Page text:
[Must have] at least four years of production or broadcast experience with emphasis in professional voice announcement and production” … not even nearly close, unless you count my emcee work at church hymn sings.

[Must demonstrate] at all times respect for the diverse constituencies at NPR and within the public radio system” … well, I know people who can confirm that I’ve never made fun of Garrison Keillor, Ira Glass or any attempt by NPR to cover professional sports, so that’s something. And, years ago, I wrote a set of lyrics to the tune of “O Tannenbaum” that on the surface made me sound like I was taking shots at the public radio fundraiser, but actually there was plenty of affection involved. (“O woe is us, O woe is us / If we don’t get your pledges / Our operating budget is / Ragged ’round the edges”…)

So, knowing that I was not going to be a finalist for this position, nonetheless, I got to wondering: what would I sound like if I tried to make an audition recording?

Very few people I know actually like the sound of their own recorded speaking voice. Something to do with how we’re used to hearing it from inside our own heads, and it sounds different on the outside, where we never are. Many times, students of mine have exclaimed, “that’s not me! That’s not us!” Ah, but it is.

(I’ve gotten used to my speaking voice. Now my singing voice is another matter, but that’s one thing that’s great about being a church choir director: you’re almost always facing away from the congregation.)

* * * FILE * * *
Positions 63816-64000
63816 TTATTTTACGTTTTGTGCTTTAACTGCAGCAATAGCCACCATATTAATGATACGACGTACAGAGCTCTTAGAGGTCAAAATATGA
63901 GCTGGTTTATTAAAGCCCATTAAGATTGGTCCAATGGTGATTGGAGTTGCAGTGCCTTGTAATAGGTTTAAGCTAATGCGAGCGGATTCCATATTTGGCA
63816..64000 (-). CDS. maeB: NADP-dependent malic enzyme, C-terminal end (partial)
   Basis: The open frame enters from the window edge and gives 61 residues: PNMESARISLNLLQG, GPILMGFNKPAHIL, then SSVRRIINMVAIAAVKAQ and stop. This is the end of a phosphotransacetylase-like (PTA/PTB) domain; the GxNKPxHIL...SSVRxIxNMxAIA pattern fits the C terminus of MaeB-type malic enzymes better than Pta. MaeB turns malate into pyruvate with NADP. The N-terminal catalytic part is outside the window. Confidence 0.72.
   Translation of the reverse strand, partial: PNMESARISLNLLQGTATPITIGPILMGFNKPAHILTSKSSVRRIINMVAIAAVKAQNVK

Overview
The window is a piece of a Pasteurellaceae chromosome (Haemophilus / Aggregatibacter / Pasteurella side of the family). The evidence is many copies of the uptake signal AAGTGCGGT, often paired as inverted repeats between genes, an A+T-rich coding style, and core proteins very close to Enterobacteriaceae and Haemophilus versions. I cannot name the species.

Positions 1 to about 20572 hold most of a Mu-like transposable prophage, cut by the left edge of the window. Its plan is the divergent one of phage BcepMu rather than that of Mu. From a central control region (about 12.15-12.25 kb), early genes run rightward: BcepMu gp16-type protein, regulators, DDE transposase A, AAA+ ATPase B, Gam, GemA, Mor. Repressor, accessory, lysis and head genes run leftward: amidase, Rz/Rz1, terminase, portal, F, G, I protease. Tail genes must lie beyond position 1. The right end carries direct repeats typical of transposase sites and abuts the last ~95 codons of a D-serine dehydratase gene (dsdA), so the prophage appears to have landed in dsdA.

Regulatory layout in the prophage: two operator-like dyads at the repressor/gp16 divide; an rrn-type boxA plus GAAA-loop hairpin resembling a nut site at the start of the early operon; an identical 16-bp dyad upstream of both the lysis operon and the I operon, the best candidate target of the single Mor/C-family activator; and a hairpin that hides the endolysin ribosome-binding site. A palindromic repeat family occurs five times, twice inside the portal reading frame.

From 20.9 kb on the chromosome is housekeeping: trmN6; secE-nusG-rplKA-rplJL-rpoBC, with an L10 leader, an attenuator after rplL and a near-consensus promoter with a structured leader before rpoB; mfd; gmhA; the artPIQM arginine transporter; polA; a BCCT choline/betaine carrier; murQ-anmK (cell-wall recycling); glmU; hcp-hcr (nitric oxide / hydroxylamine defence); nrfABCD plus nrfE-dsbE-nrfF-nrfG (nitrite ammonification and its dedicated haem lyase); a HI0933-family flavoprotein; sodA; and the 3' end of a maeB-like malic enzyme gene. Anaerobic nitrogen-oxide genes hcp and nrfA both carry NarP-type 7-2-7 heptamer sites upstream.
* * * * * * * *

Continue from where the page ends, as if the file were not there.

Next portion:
From the NPR ad: “Bonus points for the ability to sound authentic on the radio – we’re not looking for ‘the voice of God.’”

You’re not? Why didn’t you say so sooner!?

So for kicks, I marched over to my little digital recorder device, took a deep breath, and read the copy that NPR suggested would constitute a proper audition recording.

Support for this program comes from Zurich Insurance, providing risk management and insurance solutions to help businesses meet their ever-changing needs. Learn more at Zurich N-A dot com. {ZUR – ik}. Novo Nordisk, committed to diabetes care and changing lives for more than 90 years. Novo Nordisk hyphen U-S dot com. and CarMax, offering more than 35,000 used cars and trucks. Online, and in stores from coast to coast. Learn more at CarMax dot com. This is NPR.”